when repainting exterior surfaces with heavy “chalking” (chalk is the powdery substance that comes off on your hand when you run it cross the surface)
when repainting any exterior or interior surface that has four or more layers of old oil-based paint (the number of layers can often be determined by removing some paint chips and examining them)
There are also circumstances in which you should never apply oil-based or alkyd paints. For example, they should not be applied directly to fresh masonry, nor to galvanized iron. In either case, the result will probably be a very quick failure of the paint.
If you decide to use oil-based coatings, be aware that they are more difficult to apply and clean up after than latex paints. They also take longer to dry – sometimes, 24 hours or more – so you cannot apply a second coat as quickly as you can with latex paint.
Oil-based paints can be used for certain applications within the home – for example, on interior trim. But keep in mind that these paints have noticeably more odor than latex paints. That, combined with the slow dry time, may put your rooms out of service for a short while. If you use oil-based paints, you will also have to use paint thinner to clean up drips and equipment, which means that you must use extra care in handling and disposing of rags.
Selecting the Right Paint Sheen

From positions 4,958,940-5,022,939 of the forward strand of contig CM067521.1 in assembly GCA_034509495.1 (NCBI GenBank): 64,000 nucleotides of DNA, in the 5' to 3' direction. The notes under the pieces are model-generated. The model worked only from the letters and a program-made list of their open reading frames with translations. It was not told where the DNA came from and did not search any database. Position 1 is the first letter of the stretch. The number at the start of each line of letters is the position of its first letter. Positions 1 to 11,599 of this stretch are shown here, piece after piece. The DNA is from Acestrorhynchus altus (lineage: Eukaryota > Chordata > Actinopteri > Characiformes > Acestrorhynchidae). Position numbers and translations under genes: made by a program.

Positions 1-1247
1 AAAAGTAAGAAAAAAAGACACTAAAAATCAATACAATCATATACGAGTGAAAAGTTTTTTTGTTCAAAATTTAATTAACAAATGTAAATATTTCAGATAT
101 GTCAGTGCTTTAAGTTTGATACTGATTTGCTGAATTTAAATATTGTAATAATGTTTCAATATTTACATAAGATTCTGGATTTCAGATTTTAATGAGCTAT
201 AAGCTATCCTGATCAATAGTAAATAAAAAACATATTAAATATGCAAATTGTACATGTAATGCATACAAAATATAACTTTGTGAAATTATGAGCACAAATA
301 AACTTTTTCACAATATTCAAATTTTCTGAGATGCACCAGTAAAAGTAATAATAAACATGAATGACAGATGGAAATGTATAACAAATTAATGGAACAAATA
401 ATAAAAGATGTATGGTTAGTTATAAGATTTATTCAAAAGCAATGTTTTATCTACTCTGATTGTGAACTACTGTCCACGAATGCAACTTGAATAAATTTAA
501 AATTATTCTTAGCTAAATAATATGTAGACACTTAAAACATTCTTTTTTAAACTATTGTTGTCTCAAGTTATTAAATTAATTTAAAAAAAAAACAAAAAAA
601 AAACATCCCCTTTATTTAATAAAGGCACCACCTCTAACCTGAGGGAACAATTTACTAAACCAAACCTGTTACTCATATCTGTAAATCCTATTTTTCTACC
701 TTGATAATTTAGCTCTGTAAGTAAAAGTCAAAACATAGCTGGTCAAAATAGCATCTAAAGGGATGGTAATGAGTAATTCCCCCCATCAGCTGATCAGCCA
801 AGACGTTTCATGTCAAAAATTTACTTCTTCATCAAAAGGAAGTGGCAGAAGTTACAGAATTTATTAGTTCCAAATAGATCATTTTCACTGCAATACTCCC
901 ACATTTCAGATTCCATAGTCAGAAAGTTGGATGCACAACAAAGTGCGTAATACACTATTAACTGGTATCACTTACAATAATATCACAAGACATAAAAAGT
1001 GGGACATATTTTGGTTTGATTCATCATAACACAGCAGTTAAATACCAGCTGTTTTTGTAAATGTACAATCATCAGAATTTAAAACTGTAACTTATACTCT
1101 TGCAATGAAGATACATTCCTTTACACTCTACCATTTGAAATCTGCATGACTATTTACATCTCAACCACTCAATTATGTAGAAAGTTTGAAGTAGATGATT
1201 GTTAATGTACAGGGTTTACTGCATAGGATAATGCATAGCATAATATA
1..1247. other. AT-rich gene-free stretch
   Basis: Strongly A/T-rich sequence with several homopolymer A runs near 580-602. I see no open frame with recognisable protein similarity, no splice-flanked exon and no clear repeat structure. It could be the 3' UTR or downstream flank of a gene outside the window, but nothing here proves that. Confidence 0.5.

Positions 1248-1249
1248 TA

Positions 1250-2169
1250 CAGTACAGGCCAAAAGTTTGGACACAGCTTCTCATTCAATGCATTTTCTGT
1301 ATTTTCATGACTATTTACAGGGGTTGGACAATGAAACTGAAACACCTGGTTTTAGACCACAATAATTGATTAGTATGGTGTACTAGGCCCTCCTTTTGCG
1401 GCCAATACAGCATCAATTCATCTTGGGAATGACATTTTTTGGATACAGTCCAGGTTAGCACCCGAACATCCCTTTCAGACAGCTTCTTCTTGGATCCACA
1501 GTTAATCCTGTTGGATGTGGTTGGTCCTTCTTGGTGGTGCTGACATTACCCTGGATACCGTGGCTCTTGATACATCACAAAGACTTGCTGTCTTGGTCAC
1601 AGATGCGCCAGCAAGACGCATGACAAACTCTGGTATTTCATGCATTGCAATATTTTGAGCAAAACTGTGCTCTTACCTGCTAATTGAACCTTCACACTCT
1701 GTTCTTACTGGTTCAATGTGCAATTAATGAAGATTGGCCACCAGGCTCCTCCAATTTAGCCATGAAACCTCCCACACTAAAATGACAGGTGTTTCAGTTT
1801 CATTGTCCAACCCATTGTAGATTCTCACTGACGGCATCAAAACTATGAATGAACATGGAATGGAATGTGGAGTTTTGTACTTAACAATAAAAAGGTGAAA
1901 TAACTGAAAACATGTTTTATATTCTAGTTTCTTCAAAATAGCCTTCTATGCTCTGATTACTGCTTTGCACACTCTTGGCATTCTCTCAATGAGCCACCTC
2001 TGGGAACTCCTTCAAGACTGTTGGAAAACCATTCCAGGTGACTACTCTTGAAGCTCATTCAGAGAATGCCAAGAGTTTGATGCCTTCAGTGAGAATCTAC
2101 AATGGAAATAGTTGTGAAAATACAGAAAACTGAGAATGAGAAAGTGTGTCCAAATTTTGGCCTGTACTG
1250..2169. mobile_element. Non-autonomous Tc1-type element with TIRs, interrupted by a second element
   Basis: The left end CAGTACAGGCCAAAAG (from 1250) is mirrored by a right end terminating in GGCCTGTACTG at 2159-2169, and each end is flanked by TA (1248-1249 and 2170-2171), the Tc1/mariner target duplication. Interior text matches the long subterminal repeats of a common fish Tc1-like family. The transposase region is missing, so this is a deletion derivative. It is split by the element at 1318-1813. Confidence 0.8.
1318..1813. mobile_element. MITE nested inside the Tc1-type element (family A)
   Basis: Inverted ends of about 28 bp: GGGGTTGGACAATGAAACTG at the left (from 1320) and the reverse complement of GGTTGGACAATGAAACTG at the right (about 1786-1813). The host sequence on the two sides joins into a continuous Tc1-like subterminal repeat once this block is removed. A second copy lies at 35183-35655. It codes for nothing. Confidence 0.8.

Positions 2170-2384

Selecting the ideal sheen or gloss level for an interior or exterior paint job involves both aesthetic and practical considerations. From an aesthetic standpoint, a degree of sheen or gloss is useful in creating visual interest, particularly indoors. From a practical standpoint, the right sheen or gloss can help extend the life of the paint job, whether it be an interior or exterior application.
Flat, Matte, Velvet Flat
• Non-reflective, so it conceals imperfections better than higher sheen paints
• Stain removal many be more difficult that other sheens due to its more porous nature
• Good choice for living rooms and bedrooms
• Sheen is lower that a semi-gloss
• Popular sheen, durable and elegant
• Good for walls or trim in high-use areas such as hallways
• Sheen is higher than flat, slightly lower than a satin
• Popular with designers as it is still relatively flat but will offer washability
• Good for walls or trim in high-use areas such as hallways
Semi Gloss, Exterior Satin
• Offers good stain resistance and is easy to clean
• Washable and scrubbable
• Popular choice for bathrooms, kitchens, woodwork and trim
• Toughest, most durable types of paint
• Tends to highlight any surface characteristics
• Excellent choice for trim and cabinets
• Ideal for areas exposed to heavy traffic
Paint Sheen Summary
- The flatter the paint, the better it will hide surface imperfections
- Flatter paint makes touch-ups easier and more seamless
- The glossier the finish, the greater the durability
- Generally, the higher the gloss, the more washable and scrubbable the surface
- Gloss surfaces offer more mildew resistance because they are less porous
The core content for Painting Tips is provided by the courtesy of Dow Chemical as found on CaliforniaPaints.com.